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MESS icon
Developer(s) MESS Team
Stable release 0.137 / March 14, 2010; 1 day(s) ago (2010-03-14)
Operating system Cross-platform
Type Emulator
License Custom [1]

Multi Emulator Super System (MESS) is an emulator for many game consoles and computer systems, based on the MAME core.

The primary purpose of MESS is to preserve decades of computer and console history. As technology continues to progress, MESS prevents these vintage systems from being lost and forgotten.

MESS emulates portable and console gaming systems, computer platforms and calculators. The project strives for accuracy and portability and therefore is not always the fastest emulator for any one particular system. However, its accuracy makes it useful for homebrew game development, for example on the Atari 7800.[1]

MESS supports 461 unique systems with 1254 total system variations and is growing all the time. However, not all of the systems in MESS are functional, some are marked as non-working or are in development. MESS was first released in 1998 and has been under constant development since.


MESS license

MESS is distributed under the same license as MAME. While MESS is available at no cost, including its source code, it is not open-source software or free software because commercial use and redistribution are prohibited. That is, its license does not meet the conditions of the Open Source Definition, nor is it "free software" as defined by the Free Software Foundation.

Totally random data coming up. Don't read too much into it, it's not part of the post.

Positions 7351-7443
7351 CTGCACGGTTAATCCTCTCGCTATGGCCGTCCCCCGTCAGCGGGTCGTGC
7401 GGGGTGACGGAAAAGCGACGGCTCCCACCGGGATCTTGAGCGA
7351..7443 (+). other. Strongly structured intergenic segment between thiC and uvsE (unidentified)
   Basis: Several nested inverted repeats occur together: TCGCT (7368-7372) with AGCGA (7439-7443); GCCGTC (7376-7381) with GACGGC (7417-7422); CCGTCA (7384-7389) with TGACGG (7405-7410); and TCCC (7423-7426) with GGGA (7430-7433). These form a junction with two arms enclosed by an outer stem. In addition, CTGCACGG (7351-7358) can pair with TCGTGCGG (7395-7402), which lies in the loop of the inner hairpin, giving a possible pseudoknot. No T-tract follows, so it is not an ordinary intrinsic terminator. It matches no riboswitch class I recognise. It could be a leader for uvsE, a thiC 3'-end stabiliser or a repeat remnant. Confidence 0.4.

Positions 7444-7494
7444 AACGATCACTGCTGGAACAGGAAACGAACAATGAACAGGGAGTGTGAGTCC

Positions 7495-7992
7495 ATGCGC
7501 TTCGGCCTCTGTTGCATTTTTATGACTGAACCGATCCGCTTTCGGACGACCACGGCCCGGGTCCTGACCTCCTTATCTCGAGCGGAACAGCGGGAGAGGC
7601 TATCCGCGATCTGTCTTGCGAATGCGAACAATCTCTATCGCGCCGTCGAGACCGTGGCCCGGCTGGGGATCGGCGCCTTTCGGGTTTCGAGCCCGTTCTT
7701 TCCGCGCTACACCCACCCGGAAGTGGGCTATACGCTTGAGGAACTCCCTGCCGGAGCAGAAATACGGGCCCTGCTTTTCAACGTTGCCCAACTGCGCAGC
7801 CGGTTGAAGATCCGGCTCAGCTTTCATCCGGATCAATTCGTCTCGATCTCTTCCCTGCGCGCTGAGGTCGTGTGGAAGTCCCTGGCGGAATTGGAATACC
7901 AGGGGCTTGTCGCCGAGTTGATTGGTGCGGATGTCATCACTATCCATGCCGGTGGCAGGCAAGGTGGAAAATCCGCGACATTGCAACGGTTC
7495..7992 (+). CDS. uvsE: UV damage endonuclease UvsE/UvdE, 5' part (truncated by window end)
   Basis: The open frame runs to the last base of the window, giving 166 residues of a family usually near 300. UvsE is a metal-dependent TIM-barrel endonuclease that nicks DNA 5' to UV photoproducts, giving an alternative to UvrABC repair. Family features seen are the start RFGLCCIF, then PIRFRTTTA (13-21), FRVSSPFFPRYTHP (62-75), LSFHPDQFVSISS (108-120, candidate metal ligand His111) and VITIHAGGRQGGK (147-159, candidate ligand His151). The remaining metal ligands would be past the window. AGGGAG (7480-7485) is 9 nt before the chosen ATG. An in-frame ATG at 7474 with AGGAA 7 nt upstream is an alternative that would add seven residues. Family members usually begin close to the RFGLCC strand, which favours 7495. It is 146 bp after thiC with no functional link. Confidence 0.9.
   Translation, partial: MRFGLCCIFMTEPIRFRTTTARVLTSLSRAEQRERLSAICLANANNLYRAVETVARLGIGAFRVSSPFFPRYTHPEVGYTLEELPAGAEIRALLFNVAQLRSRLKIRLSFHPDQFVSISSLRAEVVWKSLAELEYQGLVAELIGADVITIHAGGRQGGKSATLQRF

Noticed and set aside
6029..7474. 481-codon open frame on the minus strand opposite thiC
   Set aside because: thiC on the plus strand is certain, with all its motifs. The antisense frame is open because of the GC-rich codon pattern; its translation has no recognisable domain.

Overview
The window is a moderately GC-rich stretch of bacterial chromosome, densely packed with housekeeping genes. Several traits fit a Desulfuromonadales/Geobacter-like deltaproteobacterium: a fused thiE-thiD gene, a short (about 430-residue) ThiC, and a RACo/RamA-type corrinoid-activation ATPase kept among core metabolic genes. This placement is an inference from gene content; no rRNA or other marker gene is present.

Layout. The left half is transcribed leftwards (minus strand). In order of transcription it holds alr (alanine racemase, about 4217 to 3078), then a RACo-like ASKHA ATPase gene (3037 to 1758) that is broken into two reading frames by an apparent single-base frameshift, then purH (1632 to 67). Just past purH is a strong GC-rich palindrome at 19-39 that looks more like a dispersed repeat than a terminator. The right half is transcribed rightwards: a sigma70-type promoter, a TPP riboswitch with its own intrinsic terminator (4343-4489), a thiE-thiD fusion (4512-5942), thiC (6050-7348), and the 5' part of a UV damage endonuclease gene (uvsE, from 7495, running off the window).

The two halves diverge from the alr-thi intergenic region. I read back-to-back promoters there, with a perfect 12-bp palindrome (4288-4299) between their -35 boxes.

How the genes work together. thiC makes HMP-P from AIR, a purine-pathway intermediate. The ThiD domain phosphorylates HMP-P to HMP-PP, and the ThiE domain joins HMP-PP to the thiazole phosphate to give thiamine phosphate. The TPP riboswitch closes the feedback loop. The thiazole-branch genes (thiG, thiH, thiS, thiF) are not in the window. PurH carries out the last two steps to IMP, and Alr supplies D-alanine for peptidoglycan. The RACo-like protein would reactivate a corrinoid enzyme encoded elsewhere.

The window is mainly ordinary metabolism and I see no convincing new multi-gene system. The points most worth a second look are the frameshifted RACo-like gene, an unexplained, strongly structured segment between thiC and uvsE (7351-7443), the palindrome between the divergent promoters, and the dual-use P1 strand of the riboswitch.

In particular, MESS may be redistributed in source or binary form, either modified or unmodified, but: "Redistributions may not be sold, nor may they be used in a commercial product or activity." Also, redistributions of modified versions (derivative works) must include the complete corresponding source code (similar to a copyleft). [2]

List of supported systems

See List of systems supported by MESS.

Challenges of MESS Emulation Usage

Generally the emulation only includes raw hardware logic such as for the CPU and RAM, and specialized DSPs such as tone generators or video sprites. The MESS emulator does not include any programming code stored in ROM chips from the emulated computer, since this may be copyrighted software.

Obtaining the ROM data by oneself directly from the hardware being emulated can be extremely difficult, technical, and expensive, since it may require desoldering of integrated circuit chips from the circuit board of the device they own. The desoldered IC is placed into an expensive chip reader device connected to the serial port of another computer, with pin sockets on the reader specifically designed to match the chip package shape in question, to perform a memory dump of the ROM to a data file.

Removal of a soldered chip is often far easier than reinstalling it, especially for extremely small surface mount technology chips, and the emulated device in question may be effectively destroyed beyond recovery after the ROM has been removed for reading.

However, if one has a working system, it is far easier to dump the ROM data to tape, disk, etc. and transfer the data file to one's target machine.

See also


  1. ^ Grand, Joe; Frank Thornton, Albert Yarusso (2004). Game Console Hacking: Xbox, Playstation, Nintendo, Atari, & Gamepark 32. Syngress. p. 506. ISBN 1931836210. 

External links



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